The defense says DA knew of Judge Baumgartner's misconduct

The defense says DA knew of Judge Baumgartner's misconduct

by Lee Davis

The Christian/Newsom case saw another development today as defense attorneys Tom Dillard and Stephen Ross Johnson responded to the prosecution’s motion to have Judge Blackwood removed due to supposed unethical conduct. The defense fired back with a motion of their own accusing district attorney Randy Nichols and his staff of hiding information about Judge Baumgartner’s misconduct while he was still presiding over the case.

The defense counsel’s motion said that they agree that a motion to recuse was appropriate and should have been granted, however, the motion should not be against the current judge. “A motion to recuse should have been filed years ago in this case concerning Judge Baumgartner.”

The current controversy involves the decision by Judge Blackwood to order new trials of the defendants in the Christian/Newsom murder case following news that Judge Baumgartner was addicted to narcotic pills and abused his position to win sexual favors from some of those that he presided over. An investigation by the TBI showed that many of the crimes were committed while Baumgartner was presiding over the Christian/Newsom murder trials.

Previous releases of information have made clear that others were aware of Baumgartner’s misdeed. For instance, two prosecutors who were working on the Christian/Newsom case reported seeing Baumgartner swearing his way down I-40 following jury selection in Nashville for Vanessa Coleman’s trial. It was also revealed that District Attorney Nichols confronted Baumgartner about such behavior and that the judge admitted to drinking a bottle of wine every night to help him sleep.

The defense attorneys brought forward not only these known instances of prosecutorial awareness of Baumgartner’s problems but another not previously made public: “During this visit, former Judge Baumgartner told Mr. Nichols that he was drinking a bottle of wine a night while at the same time going to the Bradford Rehabilitation Clinic (an outpatient center in Knoxville) and Alcoholics Anonymous meetings.”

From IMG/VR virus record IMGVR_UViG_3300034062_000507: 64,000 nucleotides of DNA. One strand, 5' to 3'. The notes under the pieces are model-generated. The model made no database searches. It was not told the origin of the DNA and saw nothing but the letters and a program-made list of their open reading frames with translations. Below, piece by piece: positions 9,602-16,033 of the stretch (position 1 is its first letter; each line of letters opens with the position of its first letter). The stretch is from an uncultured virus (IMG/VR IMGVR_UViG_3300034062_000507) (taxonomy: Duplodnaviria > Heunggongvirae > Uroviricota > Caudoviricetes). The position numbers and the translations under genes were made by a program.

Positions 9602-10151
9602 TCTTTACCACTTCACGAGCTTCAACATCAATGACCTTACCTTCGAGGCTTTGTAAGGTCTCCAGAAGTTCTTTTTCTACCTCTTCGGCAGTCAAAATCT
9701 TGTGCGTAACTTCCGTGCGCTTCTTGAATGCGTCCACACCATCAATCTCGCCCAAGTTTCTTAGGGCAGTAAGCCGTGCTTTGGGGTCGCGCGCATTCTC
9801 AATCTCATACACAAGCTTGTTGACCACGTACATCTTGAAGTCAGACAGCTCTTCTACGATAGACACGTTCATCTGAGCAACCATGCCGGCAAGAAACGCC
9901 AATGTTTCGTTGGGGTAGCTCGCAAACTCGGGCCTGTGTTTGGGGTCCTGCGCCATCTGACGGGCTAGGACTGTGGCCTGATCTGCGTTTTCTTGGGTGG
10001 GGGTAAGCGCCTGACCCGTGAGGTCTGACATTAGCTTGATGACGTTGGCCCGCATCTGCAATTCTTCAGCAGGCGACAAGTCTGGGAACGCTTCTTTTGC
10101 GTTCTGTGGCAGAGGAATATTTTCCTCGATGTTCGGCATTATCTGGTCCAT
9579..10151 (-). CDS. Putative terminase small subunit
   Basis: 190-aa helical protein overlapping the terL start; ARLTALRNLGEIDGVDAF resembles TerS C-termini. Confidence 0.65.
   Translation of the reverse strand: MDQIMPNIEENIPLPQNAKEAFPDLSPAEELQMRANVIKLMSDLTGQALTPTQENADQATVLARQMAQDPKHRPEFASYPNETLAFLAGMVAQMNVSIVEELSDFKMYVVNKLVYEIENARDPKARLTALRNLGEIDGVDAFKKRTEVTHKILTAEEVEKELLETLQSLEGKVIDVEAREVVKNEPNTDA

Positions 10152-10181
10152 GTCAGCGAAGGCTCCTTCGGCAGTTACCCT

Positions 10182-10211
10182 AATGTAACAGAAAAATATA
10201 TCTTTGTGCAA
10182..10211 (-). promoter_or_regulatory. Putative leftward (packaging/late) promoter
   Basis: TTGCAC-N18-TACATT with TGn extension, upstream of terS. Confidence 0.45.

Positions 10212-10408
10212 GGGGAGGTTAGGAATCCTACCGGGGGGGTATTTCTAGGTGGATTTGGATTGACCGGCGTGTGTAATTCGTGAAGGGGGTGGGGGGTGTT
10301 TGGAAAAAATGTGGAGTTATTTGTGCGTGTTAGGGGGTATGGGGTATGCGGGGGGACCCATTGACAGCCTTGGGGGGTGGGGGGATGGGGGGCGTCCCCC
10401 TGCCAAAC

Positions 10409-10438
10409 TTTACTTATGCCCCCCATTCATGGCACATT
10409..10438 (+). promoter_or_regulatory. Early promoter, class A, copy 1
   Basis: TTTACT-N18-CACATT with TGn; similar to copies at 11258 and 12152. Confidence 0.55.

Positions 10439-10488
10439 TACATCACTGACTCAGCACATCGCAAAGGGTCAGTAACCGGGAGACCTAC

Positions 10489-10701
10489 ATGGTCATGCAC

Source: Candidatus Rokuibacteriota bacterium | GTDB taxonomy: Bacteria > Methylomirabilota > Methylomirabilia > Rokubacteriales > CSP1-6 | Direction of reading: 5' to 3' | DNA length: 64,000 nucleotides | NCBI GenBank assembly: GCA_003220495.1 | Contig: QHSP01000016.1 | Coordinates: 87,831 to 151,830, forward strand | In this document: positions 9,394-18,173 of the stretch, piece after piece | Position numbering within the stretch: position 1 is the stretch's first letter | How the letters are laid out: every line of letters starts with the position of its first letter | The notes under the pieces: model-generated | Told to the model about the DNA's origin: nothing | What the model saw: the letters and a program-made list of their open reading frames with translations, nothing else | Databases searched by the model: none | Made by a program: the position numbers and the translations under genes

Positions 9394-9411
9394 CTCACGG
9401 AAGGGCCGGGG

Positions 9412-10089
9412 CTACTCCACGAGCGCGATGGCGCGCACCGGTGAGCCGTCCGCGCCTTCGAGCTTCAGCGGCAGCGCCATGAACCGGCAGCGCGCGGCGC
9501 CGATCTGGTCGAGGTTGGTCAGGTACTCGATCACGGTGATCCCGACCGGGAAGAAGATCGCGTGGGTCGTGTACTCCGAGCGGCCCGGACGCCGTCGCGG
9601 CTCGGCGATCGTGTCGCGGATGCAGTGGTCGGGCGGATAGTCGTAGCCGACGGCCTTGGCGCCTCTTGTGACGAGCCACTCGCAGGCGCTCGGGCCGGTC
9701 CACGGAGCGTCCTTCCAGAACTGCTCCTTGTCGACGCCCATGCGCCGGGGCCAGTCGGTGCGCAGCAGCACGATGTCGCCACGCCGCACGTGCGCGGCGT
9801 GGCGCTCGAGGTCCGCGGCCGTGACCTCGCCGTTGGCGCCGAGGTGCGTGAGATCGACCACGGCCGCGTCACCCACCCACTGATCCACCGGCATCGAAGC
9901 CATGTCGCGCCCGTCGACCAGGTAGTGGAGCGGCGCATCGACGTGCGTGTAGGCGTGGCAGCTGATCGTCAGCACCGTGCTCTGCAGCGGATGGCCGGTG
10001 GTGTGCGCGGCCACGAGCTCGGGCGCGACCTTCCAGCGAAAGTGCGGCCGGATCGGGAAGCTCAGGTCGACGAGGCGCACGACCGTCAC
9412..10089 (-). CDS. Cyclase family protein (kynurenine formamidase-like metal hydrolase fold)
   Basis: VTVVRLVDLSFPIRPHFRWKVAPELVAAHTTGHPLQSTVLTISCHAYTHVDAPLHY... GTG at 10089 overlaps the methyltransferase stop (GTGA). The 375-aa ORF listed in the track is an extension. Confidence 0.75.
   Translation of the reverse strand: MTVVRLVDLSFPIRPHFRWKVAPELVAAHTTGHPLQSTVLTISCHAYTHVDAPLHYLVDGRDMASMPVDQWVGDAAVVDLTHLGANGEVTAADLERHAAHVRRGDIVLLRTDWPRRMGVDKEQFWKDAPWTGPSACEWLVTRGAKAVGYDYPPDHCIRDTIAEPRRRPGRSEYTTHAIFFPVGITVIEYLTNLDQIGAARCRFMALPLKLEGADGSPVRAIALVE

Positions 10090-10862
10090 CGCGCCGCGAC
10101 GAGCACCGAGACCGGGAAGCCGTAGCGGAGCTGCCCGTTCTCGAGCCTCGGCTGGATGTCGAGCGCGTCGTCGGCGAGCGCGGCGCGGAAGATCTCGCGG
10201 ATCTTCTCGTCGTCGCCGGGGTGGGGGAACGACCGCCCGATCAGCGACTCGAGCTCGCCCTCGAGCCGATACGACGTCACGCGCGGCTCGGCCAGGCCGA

Not only did Nichols allegedly know this information, but he also kept it secret from the defense attorneys in the Christian/Newsom case. The defense said that there were many other cases before Judge Baumgartner at the time and that attorneys across the region with clients before the judge would have wanted to know about his conduct. The motion said that despite this “extraordinary step of an ex parte direct inquiry of Judge Baumgartner about his problems…” nothing was ever disclosed by Nichols or his office.
For his part, Nichols’ special counsel, John Gill, responded to the allegations saying that the District Attorney’s meeting with Baumgartner had nothing to do with any particular case and therefore was not ex parte contact.

Ex parte communication refers to any contact between a judge and one party of the case without the presence of the other party. Such communication is frowned upon. The prosecution has hinted that the current judge, Blackwood, has engaged in such contact with unidentified people and has complained that it is objectionable. The defense denies any such one-sided communication with the judge, as has Blackwood.

Read: “DA Randy Nichols hid signs of ex-judge Richard Baumgartner's misdeeds, attorneys contend,” by Jamie Satterfield, published at

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